You need not bother about the Latin Quarter, or about schools and cliques. They will bother more about you: and if you don't pay attention they will fall to praising everything you do. Whereas praise is always a waste of time to hear, and harmful, in overdose. After years of it you look for it and credit it, and then are soiled. Take poor G.B.S. who must have been wonderful when he was your age, fifty years ago. Now he is pedestalled, and not so good as you are. Whereas 50 years hence you may be rotten.
Yeats, I think, suffered in his middle years from Lady Gregory and others: but his later poems have been wonderful. Of course he's a great poet, and alive. I think the second quality the better!
I will not throw Boy away. I propose to read it more. It is good. I like it better than Sheila (while seeing that it is less) for subjective reasons, because I like men, and ships and Alexandria!
I will try and find something not pimpish of me in Arab kit, for you. It was long ago, and a scabby episode in my life, I think. Politically the thing was so dirty that I grew to hate it all before it came out more-or-less honestly in the end. So when I see pictures of myself in Arab kit I get a little impatient - silly of me, for it was long ago, and did really happen.
Your sanity and general wholesomeness stick up out of your books a mile high: people with dirty patches in them skirt round and round them, alluding but never speaking right out. They are afraid of giving their spots away - and you can map them, just by outlining the blanks. Whereas God almighty, you leave nothing unsaid or undone, do you? I can't understand how you find brave men to publish you!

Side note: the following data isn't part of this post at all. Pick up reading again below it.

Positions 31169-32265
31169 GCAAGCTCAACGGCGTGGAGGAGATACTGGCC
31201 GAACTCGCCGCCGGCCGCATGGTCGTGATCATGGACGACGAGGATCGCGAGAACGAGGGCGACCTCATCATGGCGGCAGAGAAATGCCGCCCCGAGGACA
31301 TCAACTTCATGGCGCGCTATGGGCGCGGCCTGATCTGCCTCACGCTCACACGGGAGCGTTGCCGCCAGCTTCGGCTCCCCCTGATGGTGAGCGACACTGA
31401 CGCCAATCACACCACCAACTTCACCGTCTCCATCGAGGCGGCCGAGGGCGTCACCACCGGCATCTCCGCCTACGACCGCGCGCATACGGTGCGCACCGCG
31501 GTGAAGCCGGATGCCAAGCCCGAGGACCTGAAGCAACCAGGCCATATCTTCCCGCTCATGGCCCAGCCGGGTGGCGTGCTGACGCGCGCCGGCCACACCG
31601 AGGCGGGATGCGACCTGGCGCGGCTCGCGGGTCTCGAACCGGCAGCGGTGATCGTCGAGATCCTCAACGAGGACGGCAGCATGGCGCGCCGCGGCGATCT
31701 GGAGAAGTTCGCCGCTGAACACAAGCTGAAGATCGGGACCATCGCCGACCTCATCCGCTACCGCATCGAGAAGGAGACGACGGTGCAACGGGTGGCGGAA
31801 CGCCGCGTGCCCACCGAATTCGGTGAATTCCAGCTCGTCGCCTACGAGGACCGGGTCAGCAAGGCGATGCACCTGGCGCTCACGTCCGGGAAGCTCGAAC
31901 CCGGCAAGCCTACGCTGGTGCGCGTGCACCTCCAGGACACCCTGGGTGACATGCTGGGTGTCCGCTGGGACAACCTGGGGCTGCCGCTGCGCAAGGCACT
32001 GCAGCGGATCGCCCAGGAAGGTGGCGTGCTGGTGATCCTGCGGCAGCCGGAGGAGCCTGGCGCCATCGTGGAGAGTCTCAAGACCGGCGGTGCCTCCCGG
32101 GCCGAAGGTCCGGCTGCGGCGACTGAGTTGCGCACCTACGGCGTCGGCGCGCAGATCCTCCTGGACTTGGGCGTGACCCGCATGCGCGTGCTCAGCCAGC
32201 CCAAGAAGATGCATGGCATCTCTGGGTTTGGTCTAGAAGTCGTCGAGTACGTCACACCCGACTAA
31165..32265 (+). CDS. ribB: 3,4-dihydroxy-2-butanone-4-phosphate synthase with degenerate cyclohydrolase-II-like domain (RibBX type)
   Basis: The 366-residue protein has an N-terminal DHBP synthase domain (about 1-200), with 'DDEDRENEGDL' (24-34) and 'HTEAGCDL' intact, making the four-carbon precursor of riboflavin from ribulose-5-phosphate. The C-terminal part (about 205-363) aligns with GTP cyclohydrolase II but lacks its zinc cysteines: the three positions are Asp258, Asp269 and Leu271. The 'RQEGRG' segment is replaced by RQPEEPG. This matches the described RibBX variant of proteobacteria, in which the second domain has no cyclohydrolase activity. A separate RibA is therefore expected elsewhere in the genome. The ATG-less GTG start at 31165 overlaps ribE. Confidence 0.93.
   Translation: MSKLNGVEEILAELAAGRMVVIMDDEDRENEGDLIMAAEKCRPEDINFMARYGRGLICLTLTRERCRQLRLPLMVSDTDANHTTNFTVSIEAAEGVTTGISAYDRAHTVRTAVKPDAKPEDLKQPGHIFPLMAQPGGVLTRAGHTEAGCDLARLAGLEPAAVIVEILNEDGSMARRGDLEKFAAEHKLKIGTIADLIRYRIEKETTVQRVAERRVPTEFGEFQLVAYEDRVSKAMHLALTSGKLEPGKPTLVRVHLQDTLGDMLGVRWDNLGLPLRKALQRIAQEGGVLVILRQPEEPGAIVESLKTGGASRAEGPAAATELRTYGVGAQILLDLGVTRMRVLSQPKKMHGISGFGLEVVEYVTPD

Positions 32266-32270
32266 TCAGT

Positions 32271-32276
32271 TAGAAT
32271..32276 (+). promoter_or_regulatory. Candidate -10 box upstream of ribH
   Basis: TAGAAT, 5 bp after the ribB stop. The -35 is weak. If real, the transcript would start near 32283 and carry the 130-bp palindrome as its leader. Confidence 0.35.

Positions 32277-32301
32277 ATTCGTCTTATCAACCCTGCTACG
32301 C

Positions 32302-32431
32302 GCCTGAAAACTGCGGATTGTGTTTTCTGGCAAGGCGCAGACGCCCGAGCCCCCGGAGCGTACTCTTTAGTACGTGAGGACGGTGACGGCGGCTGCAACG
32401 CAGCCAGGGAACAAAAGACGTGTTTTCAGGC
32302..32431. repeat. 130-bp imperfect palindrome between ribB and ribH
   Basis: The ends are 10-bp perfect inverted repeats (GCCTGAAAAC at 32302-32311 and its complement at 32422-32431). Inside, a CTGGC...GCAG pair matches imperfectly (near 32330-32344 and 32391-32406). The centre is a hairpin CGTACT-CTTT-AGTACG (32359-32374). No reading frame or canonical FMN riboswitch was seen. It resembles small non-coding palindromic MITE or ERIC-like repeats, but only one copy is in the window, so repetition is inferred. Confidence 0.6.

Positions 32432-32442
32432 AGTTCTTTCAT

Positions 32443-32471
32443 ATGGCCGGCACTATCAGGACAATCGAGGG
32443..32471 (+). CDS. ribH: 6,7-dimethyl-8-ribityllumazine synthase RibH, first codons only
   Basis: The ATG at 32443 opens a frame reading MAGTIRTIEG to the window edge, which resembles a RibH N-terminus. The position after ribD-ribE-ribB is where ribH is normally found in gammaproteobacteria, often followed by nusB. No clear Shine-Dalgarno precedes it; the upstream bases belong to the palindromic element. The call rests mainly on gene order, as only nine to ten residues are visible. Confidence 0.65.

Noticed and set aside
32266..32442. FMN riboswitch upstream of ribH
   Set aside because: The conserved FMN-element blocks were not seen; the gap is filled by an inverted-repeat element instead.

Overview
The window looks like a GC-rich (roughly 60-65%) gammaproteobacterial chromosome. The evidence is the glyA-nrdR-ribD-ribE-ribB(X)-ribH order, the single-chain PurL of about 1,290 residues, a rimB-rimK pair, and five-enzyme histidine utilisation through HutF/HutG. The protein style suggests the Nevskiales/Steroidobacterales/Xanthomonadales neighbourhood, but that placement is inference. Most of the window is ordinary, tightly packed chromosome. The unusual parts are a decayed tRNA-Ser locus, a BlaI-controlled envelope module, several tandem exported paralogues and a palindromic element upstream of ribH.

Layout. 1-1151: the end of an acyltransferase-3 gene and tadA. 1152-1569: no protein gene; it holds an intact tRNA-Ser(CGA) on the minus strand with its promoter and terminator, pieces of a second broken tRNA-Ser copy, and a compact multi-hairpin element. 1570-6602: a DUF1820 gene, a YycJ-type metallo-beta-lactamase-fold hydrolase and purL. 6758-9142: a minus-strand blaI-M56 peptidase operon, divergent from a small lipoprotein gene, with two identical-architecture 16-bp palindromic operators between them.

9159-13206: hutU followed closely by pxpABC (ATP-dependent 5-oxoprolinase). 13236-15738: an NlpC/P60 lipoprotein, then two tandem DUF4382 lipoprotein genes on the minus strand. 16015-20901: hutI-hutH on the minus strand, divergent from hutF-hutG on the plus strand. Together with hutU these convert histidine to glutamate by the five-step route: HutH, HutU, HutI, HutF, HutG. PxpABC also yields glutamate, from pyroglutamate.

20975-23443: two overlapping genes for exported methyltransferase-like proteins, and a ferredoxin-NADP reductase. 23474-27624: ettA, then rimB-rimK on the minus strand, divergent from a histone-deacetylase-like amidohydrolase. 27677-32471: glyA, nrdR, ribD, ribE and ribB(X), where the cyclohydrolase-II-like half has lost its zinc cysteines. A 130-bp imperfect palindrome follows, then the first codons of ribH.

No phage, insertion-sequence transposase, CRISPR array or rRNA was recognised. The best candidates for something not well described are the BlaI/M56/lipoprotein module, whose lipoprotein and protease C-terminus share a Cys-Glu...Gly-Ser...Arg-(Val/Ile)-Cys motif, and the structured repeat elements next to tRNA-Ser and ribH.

|Last revised:||6 February 2006|
T. E. Lawrence chronology
1888 16 August: born at Tremadoc, Wales
1896-1907: City of Oxford High School for Boys
1907-9: Jesus College, Oxford, B.A., 1st Class Hons, 1909
1910-14: Magdalen College, Oxford (Senior Demy), while working at the British Museum's excavations at Carchemish
1915-16: Military Intelligence Dept, Cairo
1916-18: Liaison Officer with the Arab Revolt
1919: Attended the Paris Peace Conference
1919-22: wrote Seven Pillars of Wisdom
1921-2: Adviser on Arab Affairs to Winston Churchill at the Colonial Office
1922 August: Enlisted in the Ranks of the RAF
1923 January: discharged from the RAF
1923 March: enlisted in the Tank Corps
1923: translated a French novel, The Forest Giant
1924-6: prepared the subscribers' abridgement of Seven Pillars of Wisdom
1927-8: stationed at Karachi, then Miranshah
1927 March: Revolt in the Desert, an abridgement of Seven Pillars, published
1928: completed The Mint, began translating Homer's Odyssey
1929-33: stationed at Plymouth
1931: started working on RAF boats
1932: his translation of the Odyssey published
1933-5: attached to MAEE, Felixstowe
1935 February: retired from the RAF
1935 19 May: died from injuries received in a motor-cycle crash on 13 May
1935 21 May: buried at Moreton, Dorset